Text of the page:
The next stop in the NUE series, Pierre’s Hole, is a rugged 32 mile single track loop that takes racers all over Grand Targhee Resort. If you’re able to look up out of the chest high wildflowers, the views down into the valley and of the Tetons at Pierre’s Hole 100 are breathtaking.At 7:00am on a beautiful cool morning, the 100 mile racers start their three lap race followed at 8:10am by the 100k racers and at 8:40am by the 50k racers. The race starts with a grueling 1700’ climb up the resort separating everyone for the 95% single track course. Once at the top, racers head down 38 special for a memorable descent with 38 switchbacks. Climbing back up the resort slopes again, riders enjoy an exhilarating high alpine descent down to aid 1 and back down to the resort base area.
Photo credit: Jay Goodrich / firstname.lastname@example.org / @jaygoodrich
The next two loops are an undulating combination of meadows, forests, twisty and smooth single track that brings racers back to the start/finish for the end of lap 1.With temps in the low 70s, a race venue at Grand Targhee resort full of campers, hot showers, local beers, good food and kids activities as well an epic single track course; this is a race geared towards the avid mountain bike racers as well as the family-friendly and casual racers.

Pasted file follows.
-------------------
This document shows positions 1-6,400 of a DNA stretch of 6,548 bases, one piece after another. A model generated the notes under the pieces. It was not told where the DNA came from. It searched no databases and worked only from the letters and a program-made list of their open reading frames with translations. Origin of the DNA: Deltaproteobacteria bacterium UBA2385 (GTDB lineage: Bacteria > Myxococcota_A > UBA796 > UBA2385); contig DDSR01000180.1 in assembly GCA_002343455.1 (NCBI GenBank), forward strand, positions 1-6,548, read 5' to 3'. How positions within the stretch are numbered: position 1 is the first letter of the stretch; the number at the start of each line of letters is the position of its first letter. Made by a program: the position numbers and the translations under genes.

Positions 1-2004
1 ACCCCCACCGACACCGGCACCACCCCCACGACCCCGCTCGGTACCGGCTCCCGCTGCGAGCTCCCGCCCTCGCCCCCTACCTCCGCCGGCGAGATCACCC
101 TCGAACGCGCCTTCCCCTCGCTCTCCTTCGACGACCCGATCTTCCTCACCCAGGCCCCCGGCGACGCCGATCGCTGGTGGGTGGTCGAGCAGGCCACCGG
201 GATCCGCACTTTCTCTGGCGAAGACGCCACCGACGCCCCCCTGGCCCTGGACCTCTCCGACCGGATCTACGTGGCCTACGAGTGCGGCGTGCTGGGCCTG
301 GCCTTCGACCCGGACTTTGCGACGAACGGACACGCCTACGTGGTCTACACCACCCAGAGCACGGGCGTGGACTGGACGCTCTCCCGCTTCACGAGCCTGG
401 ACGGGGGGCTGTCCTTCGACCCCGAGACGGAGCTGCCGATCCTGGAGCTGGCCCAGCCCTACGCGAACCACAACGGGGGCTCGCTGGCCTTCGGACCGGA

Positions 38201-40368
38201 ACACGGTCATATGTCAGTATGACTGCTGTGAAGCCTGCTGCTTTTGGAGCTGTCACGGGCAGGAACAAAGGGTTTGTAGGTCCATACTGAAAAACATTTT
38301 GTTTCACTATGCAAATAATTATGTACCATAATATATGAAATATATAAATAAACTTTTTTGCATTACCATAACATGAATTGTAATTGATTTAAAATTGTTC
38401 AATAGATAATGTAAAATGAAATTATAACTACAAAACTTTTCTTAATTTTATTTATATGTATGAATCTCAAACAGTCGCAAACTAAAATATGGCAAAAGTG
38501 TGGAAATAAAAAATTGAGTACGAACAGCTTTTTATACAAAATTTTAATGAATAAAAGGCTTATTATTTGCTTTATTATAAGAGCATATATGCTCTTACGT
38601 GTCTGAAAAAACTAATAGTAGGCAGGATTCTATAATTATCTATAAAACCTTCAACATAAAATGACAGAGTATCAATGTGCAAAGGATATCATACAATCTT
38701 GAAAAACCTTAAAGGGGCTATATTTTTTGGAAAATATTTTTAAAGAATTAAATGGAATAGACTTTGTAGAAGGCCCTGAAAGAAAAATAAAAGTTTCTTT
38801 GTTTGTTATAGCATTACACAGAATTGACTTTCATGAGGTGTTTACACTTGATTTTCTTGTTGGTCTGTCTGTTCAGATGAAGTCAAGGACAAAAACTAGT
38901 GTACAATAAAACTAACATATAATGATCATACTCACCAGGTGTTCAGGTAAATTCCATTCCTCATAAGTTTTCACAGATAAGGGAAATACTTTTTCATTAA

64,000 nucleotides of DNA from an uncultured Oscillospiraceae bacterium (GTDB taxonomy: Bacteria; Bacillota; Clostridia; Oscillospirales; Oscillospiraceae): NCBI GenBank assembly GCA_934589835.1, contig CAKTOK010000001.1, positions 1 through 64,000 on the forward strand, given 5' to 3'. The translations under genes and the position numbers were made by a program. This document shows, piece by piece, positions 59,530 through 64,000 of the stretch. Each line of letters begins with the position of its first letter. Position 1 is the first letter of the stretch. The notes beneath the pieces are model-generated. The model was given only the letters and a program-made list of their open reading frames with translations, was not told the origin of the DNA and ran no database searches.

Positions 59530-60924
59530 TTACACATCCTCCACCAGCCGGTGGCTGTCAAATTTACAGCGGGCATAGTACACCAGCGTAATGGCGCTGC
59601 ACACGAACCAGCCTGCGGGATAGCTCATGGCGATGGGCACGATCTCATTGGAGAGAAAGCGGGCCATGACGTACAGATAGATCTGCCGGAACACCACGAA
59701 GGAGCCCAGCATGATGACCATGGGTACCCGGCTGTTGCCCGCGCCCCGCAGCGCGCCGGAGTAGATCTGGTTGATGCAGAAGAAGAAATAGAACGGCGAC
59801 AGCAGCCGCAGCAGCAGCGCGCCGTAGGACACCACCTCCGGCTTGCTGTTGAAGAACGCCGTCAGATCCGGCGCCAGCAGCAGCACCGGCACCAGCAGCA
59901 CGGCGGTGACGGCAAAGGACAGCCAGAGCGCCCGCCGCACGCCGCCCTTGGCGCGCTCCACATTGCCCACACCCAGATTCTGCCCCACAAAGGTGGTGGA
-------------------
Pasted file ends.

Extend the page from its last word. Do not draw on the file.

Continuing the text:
Photo credit: Jay Goodrich / email@example.com / @jaygoodrich
East coaster, Bryan Lewis (Cutaway USA), proved he could handle the elevation and took the top step in a time of 8:00:01.
“The Tetons have always been one of my favorite places to visit and I was excited to meet up with a couple friends from the area and take on the PH100. With 3 distance options to choose from the 100 mile field was a lot smaller than other NUEs. It’s as if others knew something I didn’t. The race started with a long climb that set up the lead group fairly quickly. On the first descent of the day Sam Sweetser set the pace and quickly separated he and I from the rest of the lead group. That set the tempo for the remainder of the ride as he continued to pull me around the single track.